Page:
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Zach’s journey unleashes a series of erratic, hilarious, and life-threatening events interspersed with flashbacks to his relationship with Stella. The story shifts from present day California to Eastern Europe in the late eighties, flows briefly through France, and climaxes in a penthouse above Manhattan. A suspenseful, darkly funny love story.
A Contented Man and other stories$2.99
A man waiting in a tower to be killed by an Albanian sworn virgin as part of a blood vendetta. A mythical Irish puca who refuses to take no as a response to his presence. A man obsessed with a long-dead woman in an Impressionist painting. A boy haunted by what might have happened to a woman pulled dead from a lake.
A Short Tale of Shame$13.95
After deciding to take a semester off their studies to think about future plans, long-time friends Maya, Sirma, and Spartacus decide to hitchhike to the sea. Boril Krustev, former rock star and middle-aged widower who is driving aimlessly to outrun his grief, picks them up and accompanies them on their journey. It doesn’t take them long to figure out they’re connected to each other by more than their need to travel—specifically through Boril’s daughter, whose actions damaged each of the characters in this novel.
A Thousand Morons$12.95
A Thousand Morons, Quim Monzó’s latest collection of short stories, is rife with very unfortunate characters. There’s the young boy in “A Cut” who is upbraided by his teacher when he rudely shows up for class with a huge gash in his neck. And the prince in “One Night” who tries everything to awaken a sleeping princess—yet fails completely.
A Thousand Peaceful Cities$14.95
A comic gem, Jerzy Pilch’s A Thousand Peaceful Cities takes place in 1963, in the latter days of the Polish post-Stalinist “thaw.” The narrator, Jerzyk (“little Jerzy”), is a teenager who is keenly interested in his father, a retired postal administrator, and his father’s closest friend, Mr. Traba, a failed Lutheran clergyman, alcoholic, and would-be Polish insurrectionist. One drunken afternoon, Mr. Traba and the narrator’s father decide to take charge of their lives and do one final good turn for humanity: travel to distant Warsaw and assassinate the de facto Polish head of state, First Secretary of the Polish United Workers’ Party, Wladyslaw Gomulka—assassinating Mao Tse-tung, after all, would be impractical. And they decide to involve Jerzyk in their scheme…
Alberta and Jacob$12.65
Combining mastery of style and characterization with brilliant descriptive writing, this powerful story of a young woman’s rebellion is universally regarded as one of the greatest novels to come from Scandinavia, and is without doubt one of the greatest bildungsromans ever written.
Bilbao – New York – Bilbao$12.56
Bilbao–New York–Bilbao takes place during a flight to New York and tells the story of journeys by three generations of the same family. The key to the book is Liborio’s fishing boat, the Dos Amigos: who are these two friends, and what is the nature of their friendship? Through letters, diaries, emails, poems and dictionaries, Kirmen creates a mosaic of memories and stories that combine to form a homage to a world that has almost disappeared, as well as a hymn to the continuity of life. It is also a reflection on the art of writing, and lies between life and fiction.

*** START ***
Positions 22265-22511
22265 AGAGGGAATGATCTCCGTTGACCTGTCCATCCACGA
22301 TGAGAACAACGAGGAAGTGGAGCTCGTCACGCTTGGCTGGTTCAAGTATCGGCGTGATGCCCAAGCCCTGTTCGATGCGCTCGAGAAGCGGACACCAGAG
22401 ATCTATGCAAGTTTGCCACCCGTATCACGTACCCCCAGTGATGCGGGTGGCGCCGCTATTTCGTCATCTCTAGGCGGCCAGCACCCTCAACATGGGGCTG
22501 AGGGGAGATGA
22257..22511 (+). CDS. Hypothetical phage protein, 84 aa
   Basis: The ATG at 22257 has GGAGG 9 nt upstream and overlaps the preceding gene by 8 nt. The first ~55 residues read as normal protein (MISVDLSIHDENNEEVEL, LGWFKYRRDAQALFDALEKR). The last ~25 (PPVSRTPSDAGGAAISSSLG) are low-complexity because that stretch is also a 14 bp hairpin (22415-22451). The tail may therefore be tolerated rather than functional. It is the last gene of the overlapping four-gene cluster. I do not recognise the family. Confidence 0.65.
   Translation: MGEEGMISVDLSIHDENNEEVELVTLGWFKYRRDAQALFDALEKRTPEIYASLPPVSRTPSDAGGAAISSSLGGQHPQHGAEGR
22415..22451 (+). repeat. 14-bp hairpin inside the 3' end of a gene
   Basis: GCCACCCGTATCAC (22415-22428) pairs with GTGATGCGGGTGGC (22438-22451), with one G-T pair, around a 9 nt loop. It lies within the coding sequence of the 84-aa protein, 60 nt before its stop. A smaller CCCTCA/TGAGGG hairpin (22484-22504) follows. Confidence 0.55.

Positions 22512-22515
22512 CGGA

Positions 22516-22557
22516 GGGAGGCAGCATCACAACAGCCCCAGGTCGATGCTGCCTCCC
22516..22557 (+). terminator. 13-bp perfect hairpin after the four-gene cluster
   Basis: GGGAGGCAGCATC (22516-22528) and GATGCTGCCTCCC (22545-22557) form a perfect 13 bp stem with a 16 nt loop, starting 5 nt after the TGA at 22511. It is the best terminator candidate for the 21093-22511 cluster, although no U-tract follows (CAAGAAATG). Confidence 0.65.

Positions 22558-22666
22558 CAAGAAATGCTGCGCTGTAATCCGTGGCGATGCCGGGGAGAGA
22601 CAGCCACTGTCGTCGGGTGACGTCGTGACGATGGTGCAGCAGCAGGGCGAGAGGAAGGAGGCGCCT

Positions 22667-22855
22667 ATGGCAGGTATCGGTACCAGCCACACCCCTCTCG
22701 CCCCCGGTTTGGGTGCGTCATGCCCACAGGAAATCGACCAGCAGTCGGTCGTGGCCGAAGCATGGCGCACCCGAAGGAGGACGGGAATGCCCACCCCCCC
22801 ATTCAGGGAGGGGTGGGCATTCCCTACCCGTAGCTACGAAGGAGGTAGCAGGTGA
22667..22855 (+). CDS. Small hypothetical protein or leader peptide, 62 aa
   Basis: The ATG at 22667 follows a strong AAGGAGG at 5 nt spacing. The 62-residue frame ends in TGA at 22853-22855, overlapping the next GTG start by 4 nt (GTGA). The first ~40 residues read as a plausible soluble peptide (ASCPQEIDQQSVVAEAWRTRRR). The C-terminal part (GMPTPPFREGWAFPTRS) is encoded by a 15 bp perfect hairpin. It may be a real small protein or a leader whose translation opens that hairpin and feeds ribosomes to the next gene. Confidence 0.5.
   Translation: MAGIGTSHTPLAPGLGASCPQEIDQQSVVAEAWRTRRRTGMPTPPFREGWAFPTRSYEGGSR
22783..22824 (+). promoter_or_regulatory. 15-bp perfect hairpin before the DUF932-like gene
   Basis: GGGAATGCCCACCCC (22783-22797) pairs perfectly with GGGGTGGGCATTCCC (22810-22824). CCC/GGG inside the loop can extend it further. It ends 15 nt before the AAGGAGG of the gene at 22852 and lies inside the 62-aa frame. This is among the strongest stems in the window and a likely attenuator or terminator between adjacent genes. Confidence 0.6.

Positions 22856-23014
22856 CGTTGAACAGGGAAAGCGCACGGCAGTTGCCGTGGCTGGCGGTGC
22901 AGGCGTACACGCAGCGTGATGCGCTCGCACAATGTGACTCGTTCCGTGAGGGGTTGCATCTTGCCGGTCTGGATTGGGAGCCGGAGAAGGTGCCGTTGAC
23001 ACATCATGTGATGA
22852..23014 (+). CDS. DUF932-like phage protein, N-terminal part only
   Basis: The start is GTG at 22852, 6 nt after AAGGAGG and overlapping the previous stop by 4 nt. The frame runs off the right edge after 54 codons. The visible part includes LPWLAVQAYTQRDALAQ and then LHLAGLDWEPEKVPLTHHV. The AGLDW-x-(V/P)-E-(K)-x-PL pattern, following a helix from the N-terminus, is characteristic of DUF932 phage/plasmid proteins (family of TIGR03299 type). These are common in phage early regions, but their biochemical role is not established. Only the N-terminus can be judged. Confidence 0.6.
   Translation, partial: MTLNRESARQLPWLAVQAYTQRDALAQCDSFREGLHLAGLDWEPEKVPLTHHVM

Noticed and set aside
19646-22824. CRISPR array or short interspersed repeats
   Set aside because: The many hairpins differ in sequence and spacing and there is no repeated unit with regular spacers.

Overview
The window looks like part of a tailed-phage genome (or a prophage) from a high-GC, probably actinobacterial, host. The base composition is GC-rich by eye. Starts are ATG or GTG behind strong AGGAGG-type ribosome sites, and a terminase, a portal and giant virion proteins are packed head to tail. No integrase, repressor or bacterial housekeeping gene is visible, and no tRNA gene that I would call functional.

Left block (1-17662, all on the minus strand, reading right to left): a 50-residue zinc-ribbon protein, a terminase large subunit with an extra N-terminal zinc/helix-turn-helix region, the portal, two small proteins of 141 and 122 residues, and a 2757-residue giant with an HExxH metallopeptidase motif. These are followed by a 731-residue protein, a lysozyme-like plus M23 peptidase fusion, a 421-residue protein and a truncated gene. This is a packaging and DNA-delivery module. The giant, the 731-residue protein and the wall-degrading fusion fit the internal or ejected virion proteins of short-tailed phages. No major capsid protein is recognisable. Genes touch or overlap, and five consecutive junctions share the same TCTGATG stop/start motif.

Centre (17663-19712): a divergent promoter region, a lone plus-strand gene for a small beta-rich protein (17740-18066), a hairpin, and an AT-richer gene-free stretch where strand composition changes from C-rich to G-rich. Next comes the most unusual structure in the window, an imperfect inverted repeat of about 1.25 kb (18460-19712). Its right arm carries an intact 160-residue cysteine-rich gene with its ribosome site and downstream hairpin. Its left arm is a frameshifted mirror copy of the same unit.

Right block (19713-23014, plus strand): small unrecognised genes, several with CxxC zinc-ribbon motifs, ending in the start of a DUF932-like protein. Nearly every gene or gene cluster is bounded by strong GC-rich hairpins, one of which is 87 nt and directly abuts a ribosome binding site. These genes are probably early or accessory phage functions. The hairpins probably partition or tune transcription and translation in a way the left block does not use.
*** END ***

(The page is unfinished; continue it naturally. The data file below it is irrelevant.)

Bird, Blood, Snow$11.30
Bird, Blood, Snow: New Stories from the Mabinogion
“…a remarkably interesting interpretation of this legendary hero’s doing indeed” – The Bay Magazine
Breathing into Marble$12.31
Breathing into Marble is a dark and poetic story of love, family, deception and death.
Winner of the European Union Prize for Literature
Calligraphy Lesson is the first English-language collection of short stories by Mikhail Shishkin, the most acclaimed contemporary author in Russia. Spanning his entire writing career, from his first published story, “Calligraphy Lesson,” which heralded an entirely new voice in post-Soviet Russian literature and won him Russia’s prestigious Debut Prize in 1993, to “Nabokov’s Inkblot,” written in 2013 for dramatic adaptation by a theater in Zurich. Shishkin is a master prose writer, a completely unique stylist, and heir to the greatest Russian writers, such as Tolstoy, Bunin, and Pasternak.
Captivity$14.99 – $29.99
A literary sensation, György Spiró’s Captivity is both a highly sophisticated historical novel and a gripping page-turner. Set in the tumultuous first century A.D., between the year of Christ’s death and the outbreak of the Jewish War, Captivity recounts the adventures of the feeble-bodied, bookish Uri, a young Roman Jew.
Daniel’s Beetles is the author’s translation of his prizewinning novel, Pryfeta. Daniel is six. One afternoon, while playing with insects in the garden, he sees his father fall to his death. Is he upset? It’s difficult to say, because Daniel would prefer to attend to his beetles. Forty years later, he remembers nothing of the event. But two failed relationships and his elderly mother’s confusion bring Daniel face-to-face with his demons. Then he meets Cerys and Dr Bruno and discovers a bold new way of regaining control over the past.